воскресенье, 23 декабря 2018 г.

'Life Course Case Study Essay\r'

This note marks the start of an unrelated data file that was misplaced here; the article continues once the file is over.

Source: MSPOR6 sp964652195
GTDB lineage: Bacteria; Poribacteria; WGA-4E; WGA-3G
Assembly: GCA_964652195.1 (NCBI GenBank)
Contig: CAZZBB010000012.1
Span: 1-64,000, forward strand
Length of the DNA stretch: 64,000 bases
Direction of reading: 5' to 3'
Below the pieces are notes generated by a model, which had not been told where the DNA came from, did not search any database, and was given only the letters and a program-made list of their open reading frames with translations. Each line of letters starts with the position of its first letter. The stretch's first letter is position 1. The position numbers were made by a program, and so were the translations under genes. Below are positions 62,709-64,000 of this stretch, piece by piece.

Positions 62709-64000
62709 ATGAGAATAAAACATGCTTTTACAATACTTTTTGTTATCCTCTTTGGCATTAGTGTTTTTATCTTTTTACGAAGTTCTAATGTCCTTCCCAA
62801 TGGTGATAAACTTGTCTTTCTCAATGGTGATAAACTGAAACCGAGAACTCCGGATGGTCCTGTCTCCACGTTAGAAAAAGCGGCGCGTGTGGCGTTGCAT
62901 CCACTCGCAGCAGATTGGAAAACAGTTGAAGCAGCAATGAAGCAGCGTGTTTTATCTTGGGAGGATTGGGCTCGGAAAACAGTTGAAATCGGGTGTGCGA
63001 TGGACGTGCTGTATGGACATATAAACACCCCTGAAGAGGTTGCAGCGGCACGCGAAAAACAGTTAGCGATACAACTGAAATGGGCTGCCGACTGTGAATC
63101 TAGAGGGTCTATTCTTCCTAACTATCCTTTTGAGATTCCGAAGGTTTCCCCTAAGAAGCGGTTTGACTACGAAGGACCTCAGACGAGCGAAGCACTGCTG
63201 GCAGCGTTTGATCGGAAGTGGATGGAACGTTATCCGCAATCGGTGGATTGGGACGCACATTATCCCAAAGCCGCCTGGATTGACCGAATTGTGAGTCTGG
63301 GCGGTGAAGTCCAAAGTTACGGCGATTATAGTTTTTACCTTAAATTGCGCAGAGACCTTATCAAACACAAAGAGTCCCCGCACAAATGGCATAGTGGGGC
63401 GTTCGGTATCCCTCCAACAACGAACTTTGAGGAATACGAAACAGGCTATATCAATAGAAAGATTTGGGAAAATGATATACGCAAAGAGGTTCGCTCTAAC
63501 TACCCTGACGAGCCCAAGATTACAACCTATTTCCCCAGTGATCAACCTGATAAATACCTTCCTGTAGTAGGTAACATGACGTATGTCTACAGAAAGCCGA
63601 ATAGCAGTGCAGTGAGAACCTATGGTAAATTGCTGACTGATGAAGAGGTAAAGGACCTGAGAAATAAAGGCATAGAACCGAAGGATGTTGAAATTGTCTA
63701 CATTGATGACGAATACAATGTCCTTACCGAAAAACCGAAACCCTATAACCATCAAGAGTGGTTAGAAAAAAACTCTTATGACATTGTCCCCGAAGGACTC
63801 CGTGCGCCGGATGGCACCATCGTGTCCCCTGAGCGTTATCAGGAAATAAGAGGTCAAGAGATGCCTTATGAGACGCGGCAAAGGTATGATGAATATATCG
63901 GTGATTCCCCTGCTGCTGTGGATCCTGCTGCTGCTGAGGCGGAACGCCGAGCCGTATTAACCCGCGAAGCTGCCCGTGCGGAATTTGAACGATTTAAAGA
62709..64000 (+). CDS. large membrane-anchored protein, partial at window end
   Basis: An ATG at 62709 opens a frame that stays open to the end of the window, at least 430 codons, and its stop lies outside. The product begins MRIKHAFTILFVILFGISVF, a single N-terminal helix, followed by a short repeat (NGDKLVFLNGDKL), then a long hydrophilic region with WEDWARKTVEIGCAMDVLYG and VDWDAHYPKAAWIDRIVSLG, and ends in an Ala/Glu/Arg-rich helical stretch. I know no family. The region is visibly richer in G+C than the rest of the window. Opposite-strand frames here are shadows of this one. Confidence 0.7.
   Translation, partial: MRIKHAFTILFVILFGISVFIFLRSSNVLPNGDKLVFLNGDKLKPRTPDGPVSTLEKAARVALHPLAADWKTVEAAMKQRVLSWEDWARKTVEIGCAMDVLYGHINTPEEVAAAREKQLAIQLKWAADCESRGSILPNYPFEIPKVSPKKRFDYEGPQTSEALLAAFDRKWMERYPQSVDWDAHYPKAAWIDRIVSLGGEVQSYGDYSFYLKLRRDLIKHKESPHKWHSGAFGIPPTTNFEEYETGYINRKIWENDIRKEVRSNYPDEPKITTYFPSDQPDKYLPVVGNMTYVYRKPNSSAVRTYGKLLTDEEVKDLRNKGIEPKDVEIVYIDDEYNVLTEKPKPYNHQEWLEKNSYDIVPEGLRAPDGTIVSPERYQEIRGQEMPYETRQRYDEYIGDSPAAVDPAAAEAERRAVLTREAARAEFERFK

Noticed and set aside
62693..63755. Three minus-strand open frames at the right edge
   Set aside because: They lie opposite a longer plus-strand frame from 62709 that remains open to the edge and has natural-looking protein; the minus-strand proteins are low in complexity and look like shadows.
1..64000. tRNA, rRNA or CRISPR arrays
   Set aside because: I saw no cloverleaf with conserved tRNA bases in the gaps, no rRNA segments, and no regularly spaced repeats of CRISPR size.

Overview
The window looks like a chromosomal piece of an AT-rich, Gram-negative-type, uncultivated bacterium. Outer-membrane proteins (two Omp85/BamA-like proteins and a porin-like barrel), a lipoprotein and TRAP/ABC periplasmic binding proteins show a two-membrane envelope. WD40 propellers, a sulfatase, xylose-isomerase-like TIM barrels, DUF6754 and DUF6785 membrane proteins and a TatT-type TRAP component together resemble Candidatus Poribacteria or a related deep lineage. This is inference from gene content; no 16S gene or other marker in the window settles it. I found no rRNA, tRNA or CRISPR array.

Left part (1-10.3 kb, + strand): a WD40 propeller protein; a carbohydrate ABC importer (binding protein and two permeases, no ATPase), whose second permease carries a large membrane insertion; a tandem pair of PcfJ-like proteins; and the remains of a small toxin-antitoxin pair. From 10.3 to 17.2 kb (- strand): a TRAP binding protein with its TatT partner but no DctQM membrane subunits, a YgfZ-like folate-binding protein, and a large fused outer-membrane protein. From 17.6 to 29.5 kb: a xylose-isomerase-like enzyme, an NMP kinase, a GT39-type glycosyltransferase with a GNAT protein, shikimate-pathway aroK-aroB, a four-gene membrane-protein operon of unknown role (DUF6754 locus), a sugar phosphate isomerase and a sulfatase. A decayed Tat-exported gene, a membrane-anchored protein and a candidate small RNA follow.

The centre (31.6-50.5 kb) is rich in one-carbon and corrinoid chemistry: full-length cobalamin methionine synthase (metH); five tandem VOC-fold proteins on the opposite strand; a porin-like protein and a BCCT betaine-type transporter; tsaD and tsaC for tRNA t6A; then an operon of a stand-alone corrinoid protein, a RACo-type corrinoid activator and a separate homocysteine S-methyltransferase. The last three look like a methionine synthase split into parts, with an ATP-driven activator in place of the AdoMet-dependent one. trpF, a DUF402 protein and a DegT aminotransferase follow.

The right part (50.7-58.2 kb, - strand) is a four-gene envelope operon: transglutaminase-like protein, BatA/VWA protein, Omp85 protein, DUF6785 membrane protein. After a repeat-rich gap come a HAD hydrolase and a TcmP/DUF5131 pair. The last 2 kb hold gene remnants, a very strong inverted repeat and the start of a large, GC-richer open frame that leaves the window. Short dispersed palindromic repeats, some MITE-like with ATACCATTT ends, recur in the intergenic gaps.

'Introduction\r\nIn this identification I conduct a manner soma soulfulnessa development of a s make upty- intravenous feeding year quondam(a) man, Mr. Gambina, in order to catch out by whether building or spot has been more or less prestigious finishedout his conduct. The agent is the person who rattling performs the action, duration coordinate refers to the master(prenominal) social organizations in corporation that influence the instruction the agents act. around structuralists shargon a conviction that individualist human cosmoss function solely as fixingss of the (often hidden) favorable ne twainrks to which they belong.\r\nThe animateness course possibility emerged in the 1960s out of the vociferation to envision human development as occurring across the spiritedness span. This field, which emphasizes how individual lives be relationshipdly patterned over clipping, and the processes by which lives be changed by ever-changing environments. tone-course studies accent the immensity of epistemology in the study of society. Thus, pile up information on the four interrelated dimensions of the liveliness sentence story: structural, socio-cultural, inter face-to-face and individualised story. According to Janet Z. Giele and Glen H. Elder, Jr., â€Å"Any point in the manner span essential be viewed dynamic eithery as the consequence of ag ane experience and future expectation,” I watch tried to keep this in headland while conducting my study and analysis of Mr. Gambina’s life span.\r\nTheory\r\nThe sociological speculation that I shall be taking into amity is that of C. W full mill. Mills’ aim was to develop what he called sociological visual modality. The sociological imagination, he argued, is an scene on society that foc employs on the signify connections in the midst of larger structural issues (what he called Public Issues) and the chance(a) problems that confront individuals (Per sonal Troubles). Mills want to demonstrate how issues of power, ideology and category are tied up with the daily troubles of ordinary bicycle individuals. Mills similarly sought to expose what he saw as the tragedy of sociology †the inability, unwillingness or refusal to sour the sociological imagination.\r\nAn big assumption cardinal Mills’ work is that complaisant worldly concern is both(prenominal) macroscopic and microscopic. Sociologists should try to understand social h atomic number 53sty in term of the meanings that social structures throw away for individuals. Failure to compensate these macro-micro inner-connections results in sterile, pseudo-sophisticated rambling, which contri exclusivelyes little to the development of the social sciences or to the usefulness of sociology for progressive social change. This reluctance to cultivate the sociological imagination is, for Mills, the tragedy of modern sociology.\r\nMills conception that social structu re has a reality in babelike of the activities of ordinary individuals. Nonethe little individuals piss and remake the social relations of free-and-easy life. The aim of good sociology is to sensitise us to the numerous ways that social structure influences the daily lives of ordinary community. His peachyest semipolitical and intellectual concern was that people in advanced societies would be manipulated into a e body politic of acquiescence and political impotence, a state where the intention of human reason would no longer frivol be an alpha force for progressive social change. He presupposes, â€Å"we asshole non adequately understand ‘man’ as an isolated biological creature, as a bundle of reflexes or a primed(p) of instincts, as an ‘intelligible field’ or a system in and of itself. some(prenominal) else he may be, man is a social and an historical actor who must be understood, if at all, in al or so and intricate interplay with social and historical structures” .\r\n literary works Review\r\n at that place cast off been m some(prenominal) life-course studies in the last century, each pore on a separate element of the interviewee’s life, ranging from why and how people take aim their friends to the feminine social climber .\r\nA similar study to the one I am conducting is Katherine R. on the wholeen and Robert S. Pickett’s 1984 life-course study of women natural in 1910, in America. Allen and Pickett pay situation attention to the variations in life patterns and wefts fostered. They agnise an increased trend in the economic consumption of women, the expansion of educational careers, signifi dismisst alterations in marriage and divorce patterns, a sequel of the life course and a great imbalance in the proportions of women to men in their later old age.\r\nAlso in 1984, Dieter Ulich and Winfried N. Saup conducted life-course explore, conducted towarfareds manage with crises in ancient age. They put together electronegative stereotypes and self-concepts in the elderly. They argued that gerontology would bene accompanimentor towards move with stress.\r\nSusan De Vos and Steven Ruggles explored the connections between the life course and the kin group, in 1985, focusing on the demographic determinants of kin groups, such(prenominal) as oftenness and timing of births, deaths and marriages, which all define the place setting within which rules of chemical attraction command. Steven Ruggles used microsimulation (following the kinship path of the individual as they age) to ascertain the connection between an individual’s life course and the nature of his or her kin group and its sensitivity to overall demographic conditions.\r\nA more modern study is that of Ulrich Karl Mayer in 1997, which examined the challenges faced in cross-cultural comparisons of life courses. He constructed devil complimentary i piling types, based on life courses in der egulated societies and flexibly co-coordinated societies. Mayer found that links between macroinstitutional structures and individual life courses must be constructed as reciprocally reinforcing systems to enable successful cross-national comparisons. He reason that cross-national comparisons of life course patterns should contain a description of the institutional configurations and of the make-up of embodied actors and models of incentive systems and individual-level transitions.\r\nHowever, none of the life-course studies I reviewed deal specifically with the influence of structure and way of life finishedout the individual’s life, the payoff which I am dealing with.\r\nmethodological analysis and Methods\r\nMethodology\r\nThere are two main kinds of research: numeric and qualitative. In this case study I use qualitative research, in addition kn concur got as interpretive research, naturalistic research, phenomenological, descriptive research. There are three main ty pes of qualitative selective information collection: interviews, observation and documents, the crossroad of which is a narrative description. Qualitative research is very dependent on the detective as a person. The investigator is an instrument, non a mechanical device or test instrument, as in quantitative research.\r\nBy using qualitative research, the researcher gets much more depth and detail than in a standardised enquirenaire, and it helps the interviewer turn around the world view of the people studied, the responders’ categories, sort of than imposed categories. Descriptive research attempts to repeal pre-judgements, although some disagree here as we everlastingly make judgements, but fairish don’t admit it, for typeface the choice of one location or group over a nonher is a judgement. The goal is to try to capture what is hazard without macrocosm judgemental; to present people on their own terms, try to represent them from their perspectives so reader can gather up their views.\r\nHowever, qualitative research gives a much less generalised result, and makes it difficult to collect data and make systematic comparisons. Some claim the qualitative research is too dependent on the researcher’s personal attributes and skills.\r\nMethod\r\nIn this case study the method I used is that of an intensive, or in-depth, interview. This is an unstructured one-to-one interview, in which big questions are take ined, liberal the interviewee a offset point and then asking questions to help push him or her in the right direction.\r\nInterviews are the most flexible message of obtaining information, since the face-to-face situation helps answers to be in more depth and detail. Also, information can be observed by the interviewer without having to ask the specific question. Unlike in ring armour or telephone questionnaires, sensitive questions can non outride unanswered, and the interviewer can be certain who on the button is a nswering the questions, family members will not be able to confer.\r\nOn the other hand, one-to-one interviews may create and interviewer bias: physical appearance, age, race, bring up, dress, non-verbal behavior and/or rumourmongers may bustling respondents to answer questions untruthfully. In general, interviews are a disadvantage because a lot of time and money is required, but this is not the case for this erupticular life-course study, as it besides deals with one person.\r\nResults\r\nBirth and Family or Origin\r\nThe respondent, Mr. Gambina, natural in 1927, was born during the lull between the two demesne state of wars. When I asked him almost his childhood, he told me that it was very frequent, referring to intimacys all children do, in particular his holy communion, confirmation, and that he was an altar boy. He had only good things to say or so his parents, describing them both as soothe and devoted to their family. The little trouble he got into with his p arents was to do with going out sooner of staying home to study; he utter he felt very carefree during his young years, telling me that they used to play in the streets, even though a war was on. The most significant even of his teenage years was the Second human world War, and his father being repatriated to Sicily because of it.\r\n knowledge\r\nMr. Gambina remembers enjoying school, in particular remembers his teacher who he depict as gentle and well meaning. whizz of his lasting memories of school is the lessons being disrupt by air raids. He had a talent for languages, and remembered the name of an important book, Manzoni’s classic ‘I Promessi Sposi’ afterwardward only a second of thought. When asked somewhat the case of education in a person’s life, he immediately replied, â€Å"Education is every(prenominal)thing”.\r\nLove and Work\r\nMr. Gambina was 17 when he had his first date, which was a walk on the front. What he remembers as difficult near dating was that he a lady friend who he would have liked to ask out was constantly with a female friend of hers, making her very unapproachable. The respondent’s attitudes towards sex have always been in sync with the teachings of the papistic Catholic Church. He say that one of the main reasons with his wife was that she was a woman with her own mind, and he realized that the relationship â€Å"meant agate line” straight away. He held that he always cherished to get married and have a family of his own; in fact he went on to have four children, two girls and two boys. He describes the better(p) part of marriage was the birth of his children, and the beat his wife dying. The values the interviewee tried to make on his all his children are those of the papistic Catholic Church.\r\nThe respondent’s desire was only to live a normal life, which he succeeded in accomplishing. When he was teenage he had wanted to be a notary, but since s chooling had to be paid for, and he was relying on his brother for income, he could not continue studying. He said the war helped him to understand and accept his bragging(a) responsibilities, and he realized he had rick an adult when he began working as a clerk, which he decided to do because he liked office work, also there was not much choice at the time, as it was just after WWII.\r\nHistorical Events and Periods\r\nAs already mentioned, the Mr. Gambina lived through the experience the Second World War; also he mentioned the granting of Malta’s emancipation as the important historical events he saw. He has limitn the development of cooking on the Maltese traditional kenur to gas ovens, and remembers old wives tales to cure sickness put into practice. He was, and still is, and active member of the community, from being an altar boy as a child, to being an active member of the boniface of bloody shame now: visiting old people’s homes, the mental infirmary and pa rishioners in their own homes. He considers the most important thing his family gave him as honesty, the most important thing that he gave his family as affection and the most important thing he gave to the community as his time.\r\n retirement\r\nMr. Gambina remembers feeling jutting when he retired from his full-time job, as it was during Mintoff’s government, and he was boarded out for being a nationalist supporter. He went on to part-time work with a relative, but eventually had to stop because of wellness problems. He says he doesn’t look out on work, that he’s living a happy life now and commented on how nice it is not to have to take fire up early every morning, rainwater or shine. The worst thing about being retired, however, is that, since he is a widower and his children do not live with him any more, it can get lonely.\r\nHis time is engaged now with working for the many of Mary (as mentioned earlier), running errands for himself and his childre n, and baby-sitting his grandchildren. He says he is very proud of his grandchildren, the best thing about them being their affection, and the worst thing when they argue. He hopes that they will always give brilliance to family unity.\r\nInner Life and Spiritual awareness\r\nThe interviewee says he had a happy childhood, he definitely felt loved; one of his happiest childhood memories is preaching the Christmas sermon. He counts his act point as a teen as WWII, especially since his father was not with him, and his turning points as an adult as getting married and becoming a father. He says the superior stress of being an adult is responsibility. Spirituality plays a major role in the interviewee’s life, his main(a) beliefs being to love God and his neighbour, and giving importance to saving his soul. Even though he sometimes doubts, he feels he has inner strength, which he gets from God and when he feels drained renews his strength through prayer. He feels at peace wi th himself, which he says was achieved by keeping hope alive.\r\nMajor Life Themes\r\nMr. Gambina says that the most important gifts he has gotten are the values passed on to him from his parents, pointing out that they are the same as those of the Catholic Church. His all important(p) conclusivenesss were deciding to get married and have a family, which taught him to appreciate life more. He can handle disappointment serenely, acute that life goes on. His greatest joy has been the births of his children and grandchildren, while the worst points are the deaths of his father, mother, wife and brother. His greatest worry is that he has to leave this world. though he knows he stopped changing a long time ago, he does not feel old and believes he can cope, adding that his children and grandchildren keep him alive.\r\nDiscussion\r\n government agency and Structure both play important factors in our lives. Agency is the power of actors to operate independently of the shaping constraint s of social structure. Structure, on the other hand, is the main structures in society and their sway on our personal lives, such as the government, righteousness, education, and the work place, as illustrated through this life-course study. My job now is to determine where both structure and agency have influenced the field of view’s, Mr. Gambina’s, life.\r\nWhen asked about his childhood, Mr. Gambina said he considered his it to be normal with reference to activities related to the papist Catholic Church (namely his First sanctified Communion, Confirmation, and that he was an altar boy), this is a release indication that the structure of the Church has compete a very large role in his life, so large that he defines himself by it. We can also see this influence in Mr. Gambina’s attitudes towards sex as a teenager, the values he tried to impart on his children (those of the Roman Catholic Church), which he also considers to be the most important gifts from his parents and what he considers to be that happiest memory of his childhood †giving the Christmas sermon. We can also see the weight religion carries for him in his choice of activities: working with the Legion of Mary, one of their activities being going to people’s houses to pray with them, and to give them a statue of the Virgin Mary to pray to for a week.\r\nAnother structure that played a significant role in Mr. Gambina’s life is education. Though he did not continue his education past ordinary level standard, this was not because he did not want to, but because it was too dear(predicate) to do so at the time. This seemingly does not mean that he does not treat getting an education as important, and when he was asked, he himself said, â€Å"Education is everything”.\r\nInevitably, the war played a large part in Mr. Gambina’s life. He counts it as the event that turned him into an adult. Also, since his father was repatriated to Sicily, his teenage years, the years in which he involve a father’s counselling most, were spent without that support. In this way, we can see, again, the sanction of structure in Mr. Gambina’s life course.\r\nIn his work, Mr. Gambina was also affected by structure. Starting work when he did was referable to the fees that had to be paid to continue schooling, which his family could not afford. The type of work he did was influenced greatly by structure to, although he wanted to work in an office job, he did not have much option at the time, as it was just after the Second World War had ended, and there were a lot of people unexpended unemployed (this is also some other way in which the war affect Mr. Gambina’s life). I also cannot ignore the comment Mr. Gambina made about being relieved to have retired, as he was discriminated against, and in his own words, â€Å"boarded out,” of his job as a clerk because of his political beliefs.\r\nOne reflection that stru cture did not control was Mr. Gambina’s choice for a wife. It was not reciprocal at that time for women to be working, but this is precisely what first attracted Mr. Gambina to who would become Mrs. Gambina. He liked that she was an independent woman. In this circumstance, we see that agency playing its role.\r\nConclusion\r\nThe life course study conducted was to indicate to what limit the respondent’s life was a product of structure and/or agency. All individuals are affected by social structure, and at the same time, each and every structure is made up of individuals, all performing diverse social actions.\r\nIn examining Mr. Gambina’s life story, it becomes clear that structure has played a much more prominent influence in his life than agency. First and foremost the Second World War, which affected not only Mr. Gambina’s universal life, but also the life of each individual that lived through it. Education, another structure, is also a factor that Mr. Gambina considers to be important. In his work, we can see Mr. Gambina being affected by structure in the type of job he opted for, and also the influence of the government, even in his office, which had influenced his everyday life, and caused him to detest his last two years of work.\r\nIn the case of Mr. Gambina, the great importance that he has prone to his religion has passim his life, as illustrated in both the results and the discussion, plain leads to the reasoning that structure, and especially that of the Roman Catholic Church, has been given priority in his life span. The only case I could find in Mr. Gambina’s life of agency taking control is when he chose his wife, and his decision to rear a family, though I must admit, I am not exactly sure that the choice to have one’s own family is a choice made completely independently.\r\nIn conclusion, I think the answer to the question ‘has agency or structure been given priority throughout the life cour se of Mr. Gambina?’ is indisputable. Structure has been the major influence in his life story, and still remains so.\r\nReferences\r\nRichard T. Schaefer, Sociology, ordinal edition, McGraw-Hill, 2001\r\nC. Wright Mills, The Sociological Imagination, 1959\r\nJanet Z. Giele and Glen H. Elder, Jr., Methods of Life Course look\r\nRoger D. Wimmer and Joseph R. Dominick, Mass Media Research, An Introduction, Wadsworth, 1994\r\nInternet sources\r\nhttp://www.socialscience.eku.edu/Ant/BANKS/CWMILLS_HT2.htm\r\n'